Synonyms for monoski or Related words with monoski

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Examples of "monoski"
Erna Friðriksdóttir (born November 2, 1987) is an Icelandic alpine skier. She competes in Paralympic alpine skiing, in the sitting category, using a monoski.
Digital agency Perfect Fools] and production company Happy Fiction originated and developed the concept in partnership with McDonald's Nordic. The episodes and character interviews were written and directed by Jens Jonsson, previously writer/director of the movie "King of Ping-Pong" which won the Grand Jury Prize at the 2008 Sundance Film Festival. Real Vikings Monoski provided monoski content for the website and action scenes for the episodes.
Peter Williams, who also has spina bifida and will be making his Paralympic Games début, will compete in the Slalom, Giant Slalom and Super G. Unlike his compatriot, he will be using a monoski.
He is participating in the Winter X Games in the Monoski Cross. In 2007 and 2009 he won the bronze medal and in 2008 he won the Gold medal.
Monoskiing was invented in the late 1950s by Dennis Phillips at Hyak, Washington using a single water ski and bear trap bindings. Surfer Mike Doyle promoted the monoski in the early 1970s, after which monoskiing's relative popularity slowly increased, but the interest eventually waned in favor of snowboarding.
The Snurfer was the predecessor of the snowboard. It was a monoski, ridden like a snowboard, but like a skateboard or surfboard, it had no binding. According to the 1966 patent by inventor Sherman Poppen, it was wider and shorter than a pair of skis, with an anti-skid foot rest. Like a sled, it had a lanyard attached to the front.
Bramble has made a reputation for himself not only as a racer but also as a freeskier. One of the first people to take a monoski into terrain parks, halfpipes, and extreme terrain, Bramble and teammate Monte Meier are featured in Warren Miller's 2006 ski movie "Off the Grid".
A monoski is a single wide ski used for skiing on snow. The same boots, bindings, and poles are used as in alpine skiing. Unlike in snowboarding, both feet face forward, rather than sideways to the direction of travel. Similar equipment includes the skwal and the teleboard, with feet in tandem formation (one ahead of the other).
Kevin Bramble (born September 19, 1972) is an American disabled ski racer, freeskier, and monoski designer/builder from the Cape May Court House section of Middle Township, New Jersey, United States. He competes as a monoskier in the LW 12-1 class and is known as a "speed specialist," preferring to compete in downhill and super G.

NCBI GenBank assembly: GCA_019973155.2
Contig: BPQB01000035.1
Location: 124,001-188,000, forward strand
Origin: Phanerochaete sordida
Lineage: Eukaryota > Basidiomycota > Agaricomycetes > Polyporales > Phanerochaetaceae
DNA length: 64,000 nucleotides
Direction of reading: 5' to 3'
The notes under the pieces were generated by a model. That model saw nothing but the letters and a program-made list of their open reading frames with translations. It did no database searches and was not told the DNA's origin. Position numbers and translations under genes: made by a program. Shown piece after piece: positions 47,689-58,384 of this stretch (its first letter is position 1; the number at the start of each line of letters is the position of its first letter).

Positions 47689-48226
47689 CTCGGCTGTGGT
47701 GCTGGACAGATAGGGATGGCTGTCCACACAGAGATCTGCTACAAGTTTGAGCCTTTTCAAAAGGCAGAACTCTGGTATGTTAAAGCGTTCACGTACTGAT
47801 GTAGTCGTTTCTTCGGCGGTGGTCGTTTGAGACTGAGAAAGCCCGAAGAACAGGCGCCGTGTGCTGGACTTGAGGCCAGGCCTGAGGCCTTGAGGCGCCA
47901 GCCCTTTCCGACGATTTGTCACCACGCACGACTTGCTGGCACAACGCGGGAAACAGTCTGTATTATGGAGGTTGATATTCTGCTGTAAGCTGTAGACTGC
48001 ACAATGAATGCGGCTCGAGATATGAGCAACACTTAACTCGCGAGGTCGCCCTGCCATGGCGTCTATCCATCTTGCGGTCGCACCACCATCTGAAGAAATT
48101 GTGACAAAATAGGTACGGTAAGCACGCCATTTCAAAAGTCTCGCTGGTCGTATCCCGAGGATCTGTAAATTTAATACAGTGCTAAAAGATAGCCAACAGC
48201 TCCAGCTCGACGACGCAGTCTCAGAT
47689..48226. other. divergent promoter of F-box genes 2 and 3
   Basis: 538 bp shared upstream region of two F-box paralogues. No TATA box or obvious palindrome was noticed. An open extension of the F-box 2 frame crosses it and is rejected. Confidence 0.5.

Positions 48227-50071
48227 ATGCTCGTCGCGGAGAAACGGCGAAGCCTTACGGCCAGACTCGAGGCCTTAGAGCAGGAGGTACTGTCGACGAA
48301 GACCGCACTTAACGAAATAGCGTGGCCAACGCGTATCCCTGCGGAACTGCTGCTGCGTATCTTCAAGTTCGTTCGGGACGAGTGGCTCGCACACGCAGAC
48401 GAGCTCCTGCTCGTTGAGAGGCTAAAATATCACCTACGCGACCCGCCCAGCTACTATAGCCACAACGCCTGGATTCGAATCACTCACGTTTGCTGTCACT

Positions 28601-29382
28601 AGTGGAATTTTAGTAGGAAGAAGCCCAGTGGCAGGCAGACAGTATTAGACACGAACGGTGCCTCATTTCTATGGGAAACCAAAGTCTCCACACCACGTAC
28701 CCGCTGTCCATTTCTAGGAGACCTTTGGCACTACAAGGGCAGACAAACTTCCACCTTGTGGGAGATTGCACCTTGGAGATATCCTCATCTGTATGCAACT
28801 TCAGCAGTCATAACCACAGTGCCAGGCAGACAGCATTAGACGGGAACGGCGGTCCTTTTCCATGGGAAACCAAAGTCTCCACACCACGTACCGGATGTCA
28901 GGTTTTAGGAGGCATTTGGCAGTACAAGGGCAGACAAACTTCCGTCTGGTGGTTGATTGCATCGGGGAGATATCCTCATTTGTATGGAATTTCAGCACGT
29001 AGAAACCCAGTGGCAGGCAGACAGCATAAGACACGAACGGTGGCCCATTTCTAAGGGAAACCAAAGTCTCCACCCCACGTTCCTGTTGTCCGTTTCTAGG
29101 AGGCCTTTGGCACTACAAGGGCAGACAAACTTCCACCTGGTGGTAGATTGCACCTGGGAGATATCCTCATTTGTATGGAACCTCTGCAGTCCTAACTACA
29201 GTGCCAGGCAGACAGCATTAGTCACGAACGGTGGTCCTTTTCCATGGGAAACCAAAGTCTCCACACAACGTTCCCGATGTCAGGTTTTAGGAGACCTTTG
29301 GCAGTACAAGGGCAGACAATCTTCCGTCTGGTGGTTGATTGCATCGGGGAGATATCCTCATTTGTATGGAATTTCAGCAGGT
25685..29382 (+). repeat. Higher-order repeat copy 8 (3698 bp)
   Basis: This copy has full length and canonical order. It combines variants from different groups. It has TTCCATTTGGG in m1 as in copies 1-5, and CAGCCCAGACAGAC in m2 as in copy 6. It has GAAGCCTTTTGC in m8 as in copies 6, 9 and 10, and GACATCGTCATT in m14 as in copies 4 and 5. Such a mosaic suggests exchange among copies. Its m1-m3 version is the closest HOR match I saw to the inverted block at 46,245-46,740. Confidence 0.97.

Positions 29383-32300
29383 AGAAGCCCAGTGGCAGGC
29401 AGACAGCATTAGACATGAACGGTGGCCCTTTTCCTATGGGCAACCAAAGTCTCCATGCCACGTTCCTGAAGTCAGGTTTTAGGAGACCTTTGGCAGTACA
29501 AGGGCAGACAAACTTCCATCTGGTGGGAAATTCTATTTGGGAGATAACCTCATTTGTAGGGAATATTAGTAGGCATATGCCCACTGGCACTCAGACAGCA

A monoski, also known as a "sit-ski", consists of a molded seat mounted on a metal frame. A shock absorber beneath the seat eases riding on uneven terrain and helps in turning by maximizing ski-snow contact. Modern monoskis interface with a single, ordinary alpine ski by means of a "ski foot," a metal or plastic block in the shape of a boot sole that clicks into the ski's binding. A monoskier uses "outriggers" for stability; an outrigger resembles a forearm crutch with a short ski on the bottom. People new to mono-skiing are often surprised to see how much terrain is skiable in a monoski; advanced monoskiers can be found not only carving turns on groomed runs but also skiing moguls, terrain parks, race courses, glades and even backcountry terrain—in short, wherever stand-up skiers can go.
Joe Tompkins was a recreational skier until a car crash left him without the use of his legs. For two years after the accident Joe took up drugs and booze, and nearly killed himself. However he stopped after a couple of years and carried on skiing and in January 1989 he started as an arroya sled ‘sit skier’. He quickly moved on to monoski in the following years.
Ski design has evolved enormously since the beginnings of the modern sport in mid-19th-century Norway. Modern skis typically have steel edges, camber, side cut, and possibly reverse camber. During the 1990s side cut became more pronounced to make it easier to carve turns. Alpine skis typically have fixed-heel bindings. Specialised types of alpine skis exist for certain uses, including twin-tip skis for freestyle skiing, alpine touring ski, and monoski.
His parents didn't coddle him; as a toddler he wasn't treated any differently than his sisters, Meagan and Shannon, and grew up floating rivers and climbing mountains. His parents enrolled him in gymnastics, and wrestling, which gave him the agility and upper body strength to flip himself onto counters and do handstands. At the age of 10, he started skiing, with a custom designed monoski. He was good enough at skiing to win a silver medal at the X Games extreme sports competition.